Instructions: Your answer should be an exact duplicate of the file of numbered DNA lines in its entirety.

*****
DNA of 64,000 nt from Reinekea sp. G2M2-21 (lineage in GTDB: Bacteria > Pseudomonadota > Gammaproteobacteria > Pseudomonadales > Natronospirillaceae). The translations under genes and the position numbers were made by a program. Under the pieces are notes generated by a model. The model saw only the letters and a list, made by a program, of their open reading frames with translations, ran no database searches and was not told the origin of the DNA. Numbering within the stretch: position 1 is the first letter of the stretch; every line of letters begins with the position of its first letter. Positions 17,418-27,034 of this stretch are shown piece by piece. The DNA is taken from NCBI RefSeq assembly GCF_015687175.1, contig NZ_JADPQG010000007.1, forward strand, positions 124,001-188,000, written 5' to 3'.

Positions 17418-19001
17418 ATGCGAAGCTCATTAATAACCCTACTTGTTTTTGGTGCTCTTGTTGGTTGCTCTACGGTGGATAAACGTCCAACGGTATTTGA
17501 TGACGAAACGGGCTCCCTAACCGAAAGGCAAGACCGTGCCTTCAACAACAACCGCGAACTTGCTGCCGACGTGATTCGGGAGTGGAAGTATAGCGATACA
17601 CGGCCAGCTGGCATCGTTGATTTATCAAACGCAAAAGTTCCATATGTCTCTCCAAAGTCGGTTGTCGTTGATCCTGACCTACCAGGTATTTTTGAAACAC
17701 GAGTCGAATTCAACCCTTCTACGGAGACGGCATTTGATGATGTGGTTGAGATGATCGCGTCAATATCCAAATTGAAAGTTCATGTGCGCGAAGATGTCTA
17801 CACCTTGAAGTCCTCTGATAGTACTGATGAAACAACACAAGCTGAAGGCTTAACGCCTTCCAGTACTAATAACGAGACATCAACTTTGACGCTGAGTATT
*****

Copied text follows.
DNA of 64,000 nt from Reinekea sp. G2M2-21 (lineage in GTDB: Bacteria > Pseudomonadota > Gammaproteobacteria > Pseudomonadales > Natronospirillaceae). The translations under genes and the position numbers were made by a program. Under the pieces are notes generated by a model. The model saw only the letters and a list, made by a program, of their open reading frames with translations, ran no database searches and was not told the origin of the DNA. Numbering within the stretch: position 1 is the first letter of the stretch; every line of letters begins with the position of its first letter. Positions 17,418-27,034 of this stretch are shown piece by piece. The DNA is taken from NCBI RefSeq assembly GCF_015687175.1, contig NZ_JADPQG010000007.1, forward strand, positions 124,001-188,000, written 5' to 3'.

Positions 17418-19001
17418 ATGCGAAGCTCATTAATAACCCTACTTGTTTTTGGTGCTCTTGTTGGTTGCTCTACGGTGGATAAACGTCCAACGGTATTTGA
17501 TGACGAAACGGGCTCCCTAACCGAAAGGCAAGACCGTGCCTTCAACAACAACCGCGAACTTGCTGCCGACGTGATTCGGGAGTGGAAGTATAGCGATACA
17601 CGGCCAGCTGGCATCGTTGATTTATCAAACGCAAAAGTTCCATATGTCTCTCCAAAGTCGGTTGTCGTTGATCCTGACCTACCAGGTATTTTTGAAACAC
17701 GAGTCGAATTCAACCCTTCTACGGAGACGGCATTTGATGATGTGGTTGAGATGATCGCGTCAATATCCAAATTGAAAGTTCATGTGCGCGAAGATGTCTA
17801 CACCTTGAAGTCCTCTGATAGTACTGATGAAACAACACAAGCTGAAGGCTTAACGCCTTCCAGTACTAATAACGAGACATCAACTTTGACGCTGAGTATT